Parents & Schools: Harmonious Parent Relationships

By Christy Keeler and Victoria Kilbury
Principal, September/October 2013

As principals, we want our students to grow academically, emotionally, physically, and socially. Parents share the same goals for their children. Nonetheless, conflicts intermittently arise between parents and school personnel about how to accomplish these goals. It’s important for principals to start the school year with basic tactics to create positive parental rapport, including approaches that can preemptively diffuse problems that are apt to strain relationships.

It doesn’t have to be a battle of school versus home with the child becoming a pawn. Instead, we need to encourage and embrace parents as partners to ensure student success. The following strategies will help you accomplish positive interactions with parents in your school community.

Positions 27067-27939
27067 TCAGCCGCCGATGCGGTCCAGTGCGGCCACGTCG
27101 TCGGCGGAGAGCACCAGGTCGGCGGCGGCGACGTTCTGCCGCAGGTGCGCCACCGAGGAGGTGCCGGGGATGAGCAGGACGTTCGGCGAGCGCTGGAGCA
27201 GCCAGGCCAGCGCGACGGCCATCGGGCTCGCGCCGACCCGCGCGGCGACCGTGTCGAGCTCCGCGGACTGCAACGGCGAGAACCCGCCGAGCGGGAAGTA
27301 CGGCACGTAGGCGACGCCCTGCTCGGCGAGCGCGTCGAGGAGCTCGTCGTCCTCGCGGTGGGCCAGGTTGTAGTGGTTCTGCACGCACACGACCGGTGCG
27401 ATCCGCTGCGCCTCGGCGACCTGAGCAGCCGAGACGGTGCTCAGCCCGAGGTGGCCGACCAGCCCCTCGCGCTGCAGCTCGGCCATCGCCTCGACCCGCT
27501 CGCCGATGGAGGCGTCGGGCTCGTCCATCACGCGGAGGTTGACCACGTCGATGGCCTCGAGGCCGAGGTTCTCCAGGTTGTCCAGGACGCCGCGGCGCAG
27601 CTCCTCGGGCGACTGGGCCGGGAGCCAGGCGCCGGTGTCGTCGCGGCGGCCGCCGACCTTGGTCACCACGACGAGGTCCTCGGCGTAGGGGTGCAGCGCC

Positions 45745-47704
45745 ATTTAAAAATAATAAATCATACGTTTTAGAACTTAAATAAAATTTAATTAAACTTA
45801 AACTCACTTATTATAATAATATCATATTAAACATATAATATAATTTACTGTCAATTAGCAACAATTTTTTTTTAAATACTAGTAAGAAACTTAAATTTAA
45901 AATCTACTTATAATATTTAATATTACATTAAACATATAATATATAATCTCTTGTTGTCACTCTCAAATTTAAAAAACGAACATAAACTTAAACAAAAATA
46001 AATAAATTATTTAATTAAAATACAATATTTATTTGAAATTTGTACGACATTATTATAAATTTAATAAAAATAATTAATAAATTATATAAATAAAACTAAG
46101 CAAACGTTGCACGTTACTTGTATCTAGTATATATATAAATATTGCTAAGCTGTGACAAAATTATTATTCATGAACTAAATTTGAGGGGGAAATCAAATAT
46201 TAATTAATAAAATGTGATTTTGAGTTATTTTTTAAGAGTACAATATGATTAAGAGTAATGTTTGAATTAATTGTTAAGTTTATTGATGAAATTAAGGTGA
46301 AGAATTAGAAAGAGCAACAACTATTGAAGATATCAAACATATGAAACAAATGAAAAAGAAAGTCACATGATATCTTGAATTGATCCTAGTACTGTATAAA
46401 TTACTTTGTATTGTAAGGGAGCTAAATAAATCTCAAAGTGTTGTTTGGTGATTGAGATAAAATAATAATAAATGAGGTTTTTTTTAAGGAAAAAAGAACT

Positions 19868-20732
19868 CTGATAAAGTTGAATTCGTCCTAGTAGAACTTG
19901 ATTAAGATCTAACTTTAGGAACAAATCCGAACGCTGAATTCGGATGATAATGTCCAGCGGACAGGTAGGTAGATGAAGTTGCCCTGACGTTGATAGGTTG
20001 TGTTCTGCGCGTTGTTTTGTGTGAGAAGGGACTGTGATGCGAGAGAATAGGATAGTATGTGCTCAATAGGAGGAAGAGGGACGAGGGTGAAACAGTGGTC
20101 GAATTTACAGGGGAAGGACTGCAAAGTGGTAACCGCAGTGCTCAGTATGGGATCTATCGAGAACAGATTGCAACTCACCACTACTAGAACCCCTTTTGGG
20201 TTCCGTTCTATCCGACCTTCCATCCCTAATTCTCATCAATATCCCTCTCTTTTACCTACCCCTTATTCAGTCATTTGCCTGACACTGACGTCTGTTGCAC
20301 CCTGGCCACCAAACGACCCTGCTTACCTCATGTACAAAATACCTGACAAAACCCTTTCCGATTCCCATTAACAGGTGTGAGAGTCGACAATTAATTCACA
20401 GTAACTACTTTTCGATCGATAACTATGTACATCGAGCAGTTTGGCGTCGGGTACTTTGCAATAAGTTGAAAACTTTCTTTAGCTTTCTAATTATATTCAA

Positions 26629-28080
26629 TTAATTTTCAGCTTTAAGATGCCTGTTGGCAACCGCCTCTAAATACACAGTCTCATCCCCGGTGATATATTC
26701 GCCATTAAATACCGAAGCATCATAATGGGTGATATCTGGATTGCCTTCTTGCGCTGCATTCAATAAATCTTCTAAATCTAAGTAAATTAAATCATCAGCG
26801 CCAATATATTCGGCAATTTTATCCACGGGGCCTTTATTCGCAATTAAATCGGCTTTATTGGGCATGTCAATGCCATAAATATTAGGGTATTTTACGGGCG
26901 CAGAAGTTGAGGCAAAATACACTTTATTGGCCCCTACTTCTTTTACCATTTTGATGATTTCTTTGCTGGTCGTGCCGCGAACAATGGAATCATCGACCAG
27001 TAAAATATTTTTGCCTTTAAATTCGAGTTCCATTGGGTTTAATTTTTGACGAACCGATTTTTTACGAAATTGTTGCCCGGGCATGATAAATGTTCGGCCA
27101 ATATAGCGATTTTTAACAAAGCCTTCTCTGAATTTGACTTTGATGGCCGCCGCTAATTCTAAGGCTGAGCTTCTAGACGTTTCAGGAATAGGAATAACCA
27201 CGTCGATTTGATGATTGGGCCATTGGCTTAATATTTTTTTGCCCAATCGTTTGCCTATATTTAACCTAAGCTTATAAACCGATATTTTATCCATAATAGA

Preparing for Successful Connections
Principals need to develop approaches and practices to relate to parents, such as communicating school expectations and considering parents’ interests for their children. The beginning of the school year is the perfect time to adopt these practices.

Use back-to-school night to educate parents about school and classroom rules, expectations, and academic objectives, and suggest ways to support children from home. Use technology such as the school website to post academic and behavior expectations and to keep parents informed.

Establish rapport with parents early in the year by contacting them with positive news about their child (e.g., high test scores, good sportsmanship). Keep parents regularly informed of their children’s progress in multiple ways (phone calls, interim reports, parent conferences, quick kudos emails) and intermittent handwritten positive notes (e.g., “I caught your child being great today” postcards).

Convey that you and the school staff care about the child and are creating instructional opportunities that address the child’s unique needs.